• How do I obtain customers today?
  • What does customer acquisition cost me?
  • How much of my business is repeat vs. one time vs. contract?
  • What is my average customer ‘life’?
  • Where in the organization do my customer relationships reside?
  • Does my organization ‘sell’ or ‘take orders’?
  • Does my customer profitability vary, and why?

By getting a deep understanding of these points and who in your organization is doing the work to acquire and retain customers, you can get a sense of the expense required to really dedicate resources towards customer acquisition, retention, revenue growth, and, most importantly, if the potential numbers will reflect favorably in enterprise value.

When you have the basic framework of how things work today, you can create a simple model to understand what the economic value will be, how to set compensation goals, and how to measure their effectiveness. The enterprise value of one sales person at $40,000 total target compensation annually can be figured like this:

(Base Salary + Commission + Overhead) * EBITDA multiple

Where EBITDA multiple is the expected value multiple of the company.

For this example, if an owner hired a sales person who earned $20,000 base and $20,000 in commission with a 15% overhead, at a total cost of $46,000, and the EBITDA multiple of the company is an estimated 4 times or 4X, the overall enterprise value or cost of hiring a sales person is $184,000. In order for this to be a good investment, the owner needs to model current and projected revenue, gross margin, operating expenses, and EBITDA and have a return greater than this level.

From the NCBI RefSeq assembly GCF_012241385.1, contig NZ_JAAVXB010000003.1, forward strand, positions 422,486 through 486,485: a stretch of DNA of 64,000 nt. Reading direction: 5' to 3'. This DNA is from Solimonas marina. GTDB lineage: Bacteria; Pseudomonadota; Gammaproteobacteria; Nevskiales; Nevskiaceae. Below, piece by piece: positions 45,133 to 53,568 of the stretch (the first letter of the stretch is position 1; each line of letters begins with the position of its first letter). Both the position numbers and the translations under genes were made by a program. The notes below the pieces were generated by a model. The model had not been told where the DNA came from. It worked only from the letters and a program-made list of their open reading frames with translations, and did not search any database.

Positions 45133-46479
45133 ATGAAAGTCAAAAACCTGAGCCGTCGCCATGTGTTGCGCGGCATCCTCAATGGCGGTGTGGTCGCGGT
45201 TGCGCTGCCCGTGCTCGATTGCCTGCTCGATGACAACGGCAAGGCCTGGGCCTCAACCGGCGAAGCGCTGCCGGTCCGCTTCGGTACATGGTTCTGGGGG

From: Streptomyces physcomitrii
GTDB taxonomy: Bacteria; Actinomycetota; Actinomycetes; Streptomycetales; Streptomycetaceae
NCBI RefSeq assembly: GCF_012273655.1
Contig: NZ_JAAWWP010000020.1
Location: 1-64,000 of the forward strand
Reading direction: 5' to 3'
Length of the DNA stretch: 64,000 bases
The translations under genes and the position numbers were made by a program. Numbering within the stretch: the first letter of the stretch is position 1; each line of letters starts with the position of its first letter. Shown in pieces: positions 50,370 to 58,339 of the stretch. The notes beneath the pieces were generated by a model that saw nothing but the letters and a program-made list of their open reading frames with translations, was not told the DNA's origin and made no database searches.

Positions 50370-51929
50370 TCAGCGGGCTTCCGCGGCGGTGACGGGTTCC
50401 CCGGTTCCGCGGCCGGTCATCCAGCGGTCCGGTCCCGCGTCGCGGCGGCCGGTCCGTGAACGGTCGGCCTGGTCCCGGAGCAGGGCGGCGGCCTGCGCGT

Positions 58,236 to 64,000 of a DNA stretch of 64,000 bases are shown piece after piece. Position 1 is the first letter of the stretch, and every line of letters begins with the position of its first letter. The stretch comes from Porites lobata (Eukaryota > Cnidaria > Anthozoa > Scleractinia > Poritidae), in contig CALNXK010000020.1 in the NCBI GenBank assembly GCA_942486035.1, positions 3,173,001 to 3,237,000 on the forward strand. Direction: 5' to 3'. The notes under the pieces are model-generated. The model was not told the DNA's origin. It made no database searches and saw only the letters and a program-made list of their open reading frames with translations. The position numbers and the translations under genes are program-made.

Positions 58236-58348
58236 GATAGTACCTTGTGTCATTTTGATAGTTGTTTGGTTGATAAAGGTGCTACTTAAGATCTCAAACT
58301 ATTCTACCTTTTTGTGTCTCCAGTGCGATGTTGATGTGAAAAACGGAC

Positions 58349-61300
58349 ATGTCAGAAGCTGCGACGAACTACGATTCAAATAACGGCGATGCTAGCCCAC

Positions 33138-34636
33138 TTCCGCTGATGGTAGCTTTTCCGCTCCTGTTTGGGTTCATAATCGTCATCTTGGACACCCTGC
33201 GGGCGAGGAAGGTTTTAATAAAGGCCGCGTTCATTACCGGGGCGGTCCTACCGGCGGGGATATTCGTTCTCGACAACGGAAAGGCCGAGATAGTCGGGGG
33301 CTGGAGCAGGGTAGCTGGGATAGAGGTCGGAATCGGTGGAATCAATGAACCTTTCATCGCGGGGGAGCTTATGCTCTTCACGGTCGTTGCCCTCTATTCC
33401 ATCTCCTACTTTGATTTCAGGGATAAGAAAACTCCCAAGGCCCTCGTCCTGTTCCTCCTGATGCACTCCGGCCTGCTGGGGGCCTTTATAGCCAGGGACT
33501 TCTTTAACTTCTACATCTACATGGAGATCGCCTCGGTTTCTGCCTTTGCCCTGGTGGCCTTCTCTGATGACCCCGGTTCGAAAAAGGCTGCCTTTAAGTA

For this example, to keep things simple, let's assume that every dollar this owner's new sales person generates in revenue translates to 15% of EBITDA.

For a business owner to break even on their investment, their new sales person must generate at least $306,667 in topline revenue, at equivalent gross margins to the average of the business.

There are many other things to consider, including ramp up time, training, management, systems, compensation plans, etc. But growth in revenue and earnings drives not only interest in an owner's business but overall value. The more an owner can demonstrate how it's working rather than how it MIGHT work, and the stronger the EBITDA, the higher the EBITDA multiple will climb.

To give you a sense of the difference a carefully planned sales strategy could make in to your exit, consider if an owner discovered, in the example we're working with, that they could impact EBITDA positively by a net $50K on an annual basis by hiring a sales person. That resulting difference in value with $3M of EBITDA at a multiple of 4X might move that company to a $3.05M EBITDA at a multiple of 4.1X or a difference of $488K.

That's a lot of lettuce.

Now of course, it's more complicated than just that. But the point is to explore your options and invest wisely to demonstrate that the scalability and return is there. What I see time and time again is that small- to mid-size companies often ignore this until it's too late. Hiring professional sales & marketing people can help an owner to:

  • Outsell natural customer attrition
  • Capture new potential revenue sources/geographies
  • Take market share from competitors
  • Reduce reliance on key and or large customers that swing revenue levels
  • Increase customer lifespan
  • Bring important customer and market information back into the operation

There is no doubt that understanding the numbers takes work. Reach out to your accountant, exit planner or advisor for help if you need it. And on the sales/selling side, it is work to understand, hire, train, and manage the resources. On the flip side, there is greater access than ever to outsourced services that can help a business owner develop a sales team and the necessary review points and resulting cadence requirements to get the right outcomes.

Why am I asking you to focus here? Because you've spent years building this business and you deserve the highest value when you sell. Building a competent sales resource or team will likely bring tremendous returns in terms of buyer interest. Think more ‘beholders’ which creates that price competition to drive value.

Then your advisor can put this statement in your confidential information memo:

“Owner HAS professional, dedicated sales and marketing resources that drive year over year revenue and profitability growth”